Thinking of a Geothermal system w/hydronic gas backup
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  1. #1
    Join Date
    Dec 2010
    Posts
    93

    Thinking of a Geothermal system w/hydronic gas backup

    I currently have a 3200 Sq. Ft. house with Natural Gas heat for first floor and a heat pump in the attic for second floor. House was built in 2002. HVAC is original and was never serviced by previous owners.

    Current setup: 2nd floor (1400 Sq ft) heat pump is a 13 Seer Goodman unit (2 ton) connected to a 2.5 ton attic air handler with 2 - 4.5KW strips backup. Honeywell VisionPro 8000 Thermostat.

    1st floor (1800 Sq. ft) is 92% Goodman gas furnace with 3 ton standard AC unit. Honeywell IAQ Thermostat

    Current system handles house well (comfortable, keeps up fine). House is very well insulated for Maryland. (Heat pump looses refrigerant, gas furnace had a cracked secondary combustion chamber) - looking to replace both systems .... last month 3000KW electric usage, natural gas usage not that bad (also covers fireplace, hot water heater and stove).

    My yard size (4 acres - wide open) would support a Geothermal system (horizontal system may be preferred due to cost and efficiency). Soil is clay.

    I am considering a system with one combination geothermal unit/air handler for the 1st floor (~3 ton unit in basement) and a second split system with geothermal unit in basement (~2 ton) with air handler in attic.

    For backup, I am considering a high-effeciancy gas boiler that would be zoned and connected to a hydronic coil in the basement air handler and another hydronic coil in the attic air handler.

    Another option would be to install high efficiency gas furnaces as the backup to the geothermal systems (instead of the hydronic systems).

    Looking for pros/cons of such systems.

    Our local HVAC company can install any/all of these (our choice).

    Current Heat Pump system w/electric backup is sufficient but expensive to run during December through February with the temps here in Maryland.

    Thanks in advance for suggestions/ideas.

  2. #2
    Join Date
    Jul 2004
    Location
    Massachusetts
    Posts
    6,829
    If your local company is prepared to install any of the systems, I'm a little surprised that you on this site asking for input. It would seem that your installing contractor could more accurately answer your questions. But since you are here, I've attached a couple of more expansive documents to help you get started on the project.

    Selecting the right company is of paramount importance. The company you select should be capable of both sizing, installing, maintaining and servicing all aspects of your system. Absent a company with all that capability comes the inevitable finger pointing when something doesn't work properly.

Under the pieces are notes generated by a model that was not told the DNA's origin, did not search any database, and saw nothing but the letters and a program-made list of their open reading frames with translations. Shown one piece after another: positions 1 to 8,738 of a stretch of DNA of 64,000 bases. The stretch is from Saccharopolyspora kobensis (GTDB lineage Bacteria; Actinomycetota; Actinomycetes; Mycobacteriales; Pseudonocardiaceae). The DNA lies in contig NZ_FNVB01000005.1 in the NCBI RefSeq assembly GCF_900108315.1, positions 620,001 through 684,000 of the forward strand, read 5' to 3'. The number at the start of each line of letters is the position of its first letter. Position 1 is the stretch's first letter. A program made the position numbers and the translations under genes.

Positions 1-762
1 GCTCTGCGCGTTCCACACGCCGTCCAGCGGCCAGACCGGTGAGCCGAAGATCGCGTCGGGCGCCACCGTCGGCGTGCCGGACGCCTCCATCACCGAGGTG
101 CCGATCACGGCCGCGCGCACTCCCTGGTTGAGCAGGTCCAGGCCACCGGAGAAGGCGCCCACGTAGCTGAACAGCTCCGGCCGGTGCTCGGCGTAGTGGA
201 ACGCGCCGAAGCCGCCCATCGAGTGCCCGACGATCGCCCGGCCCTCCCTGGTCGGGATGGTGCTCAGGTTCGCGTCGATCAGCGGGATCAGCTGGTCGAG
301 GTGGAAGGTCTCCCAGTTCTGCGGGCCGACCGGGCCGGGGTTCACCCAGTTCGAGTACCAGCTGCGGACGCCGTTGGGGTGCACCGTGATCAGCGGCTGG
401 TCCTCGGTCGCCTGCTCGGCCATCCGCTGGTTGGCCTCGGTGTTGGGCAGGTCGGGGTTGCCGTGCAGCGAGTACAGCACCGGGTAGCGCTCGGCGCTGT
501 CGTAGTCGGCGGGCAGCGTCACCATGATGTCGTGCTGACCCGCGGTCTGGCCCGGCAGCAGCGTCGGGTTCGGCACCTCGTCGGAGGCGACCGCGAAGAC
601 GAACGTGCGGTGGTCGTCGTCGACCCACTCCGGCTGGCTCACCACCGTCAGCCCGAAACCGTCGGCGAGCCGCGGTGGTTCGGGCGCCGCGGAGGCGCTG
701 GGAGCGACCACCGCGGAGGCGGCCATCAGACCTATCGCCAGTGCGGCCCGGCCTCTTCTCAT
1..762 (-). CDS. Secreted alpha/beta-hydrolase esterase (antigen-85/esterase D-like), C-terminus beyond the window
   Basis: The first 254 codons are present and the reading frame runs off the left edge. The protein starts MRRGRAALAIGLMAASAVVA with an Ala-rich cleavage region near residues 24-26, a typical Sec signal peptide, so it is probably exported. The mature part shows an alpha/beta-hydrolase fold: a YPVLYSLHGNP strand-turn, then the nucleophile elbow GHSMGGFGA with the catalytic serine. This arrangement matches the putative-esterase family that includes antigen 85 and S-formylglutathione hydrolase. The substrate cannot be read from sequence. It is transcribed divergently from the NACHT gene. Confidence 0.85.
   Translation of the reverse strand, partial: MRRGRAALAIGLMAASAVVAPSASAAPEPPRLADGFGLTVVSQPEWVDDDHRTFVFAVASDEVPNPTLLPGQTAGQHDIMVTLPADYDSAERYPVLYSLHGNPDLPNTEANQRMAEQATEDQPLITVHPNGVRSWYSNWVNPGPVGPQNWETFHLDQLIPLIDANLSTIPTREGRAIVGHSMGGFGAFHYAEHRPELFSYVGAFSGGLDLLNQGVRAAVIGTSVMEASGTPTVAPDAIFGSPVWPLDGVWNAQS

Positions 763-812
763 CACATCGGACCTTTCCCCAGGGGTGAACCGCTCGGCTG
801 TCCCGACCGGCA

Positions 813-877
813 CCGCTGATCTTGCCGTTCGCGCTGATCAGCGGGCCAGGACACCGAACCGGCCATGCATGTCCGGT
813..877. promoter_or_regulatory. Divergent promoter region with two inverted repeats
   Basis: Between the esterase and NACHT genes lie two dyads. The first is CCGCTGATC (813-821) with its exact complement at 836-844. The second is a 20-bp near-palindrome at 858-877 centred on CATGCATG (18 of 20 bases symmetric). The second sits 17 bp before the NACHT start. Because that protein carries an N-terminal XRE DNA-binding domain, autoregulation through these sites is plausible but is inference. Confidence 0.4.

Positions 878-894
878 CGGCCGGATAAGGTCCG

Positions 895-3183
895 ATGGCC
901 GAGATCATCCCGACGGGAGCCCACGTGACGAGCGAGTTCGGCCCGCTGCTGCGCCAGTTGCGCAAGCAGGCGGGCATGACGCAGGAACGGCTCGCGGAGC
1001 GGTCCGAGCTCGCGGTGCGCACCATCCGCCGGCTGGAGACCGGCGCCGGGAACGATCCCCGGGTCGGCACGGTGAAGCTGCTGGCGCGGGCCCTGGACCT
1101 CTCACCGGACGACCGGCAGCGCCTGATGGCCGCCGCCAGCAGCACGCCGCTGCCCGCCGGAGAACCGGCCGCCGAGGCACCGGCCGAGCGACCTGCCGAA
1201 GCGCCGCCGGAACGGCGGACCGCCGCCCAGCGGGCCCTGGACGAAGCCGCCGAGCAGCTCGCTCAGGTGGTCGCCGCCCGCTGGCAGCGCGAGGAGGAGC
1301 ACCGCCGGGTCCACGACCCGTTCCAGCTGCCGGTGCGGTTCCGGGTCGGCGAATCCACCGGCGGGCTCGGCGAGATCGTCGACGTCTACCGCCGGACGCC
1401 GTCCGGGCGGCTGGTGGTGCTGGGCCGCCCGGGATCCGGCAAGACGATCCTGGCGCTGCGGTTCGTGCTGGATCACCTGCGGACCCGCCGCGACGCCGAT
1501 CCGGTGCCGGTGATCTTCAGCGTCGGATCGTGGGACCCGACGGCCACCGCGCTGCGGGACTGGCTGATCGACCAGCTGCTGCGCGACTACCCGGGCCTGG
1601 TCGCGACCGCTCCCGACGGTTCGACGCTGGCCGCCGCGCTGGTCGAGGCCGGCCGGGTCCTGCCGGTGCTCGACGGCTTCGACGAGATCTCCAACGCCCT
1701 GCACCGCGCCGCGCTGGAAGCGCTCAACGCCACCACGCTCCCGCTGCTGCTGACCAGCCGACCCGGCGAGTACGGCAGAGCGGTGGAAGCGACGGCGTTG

There are no real negatives to the type of system you've proposed from my perspective. The type of earth coupling selected should be judged on scene by the soil type. Cost of installation will, of course, depend on the type of coupling installed. In our area we're blessed with enough water to be able to do standing column wells. While not the least expensive installation, they are almost bulletproof in designing them and they're good for life as long as they're to the proper depth. Ultimately they also extract the highest efficiencies from the equipment.

    The amount of supplemental heat you'll need will depend totally on the size of the earth coupling and the amount of heat that design will support. You can supplement with full Btu's to heat the home in the event of an equipment failure (geo equipment, that is) or you can supplement with just what's needed to pick-up where the geo is forecast to be inadequate. I recommend not trying to size to the very coldest day ever anticipated as this will lead to oversizing the equipment and giving you less than satisfactory cooling performance in the summer.

    Whether you go with warmed water in the winter and chilled water in the summer (water-to-water systems) or water-to-air conventional systems will also make a difference in the cost of the systems. So you've got a lot of decisions to make and you'll really want a knowledable company to help you with those decisions.
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  3. #3
    Join Date
    Dec 2010
    Posts
    93
    My HVAC company did not want to steer me towards any particular setup. They provided me with several options that would work with our house.

    Due to very acidic water in the area (requires an acid neutralizer), two different well drillers cautioned us against an open system due to amount of conditioning that would be required to keep a system from deteriorating.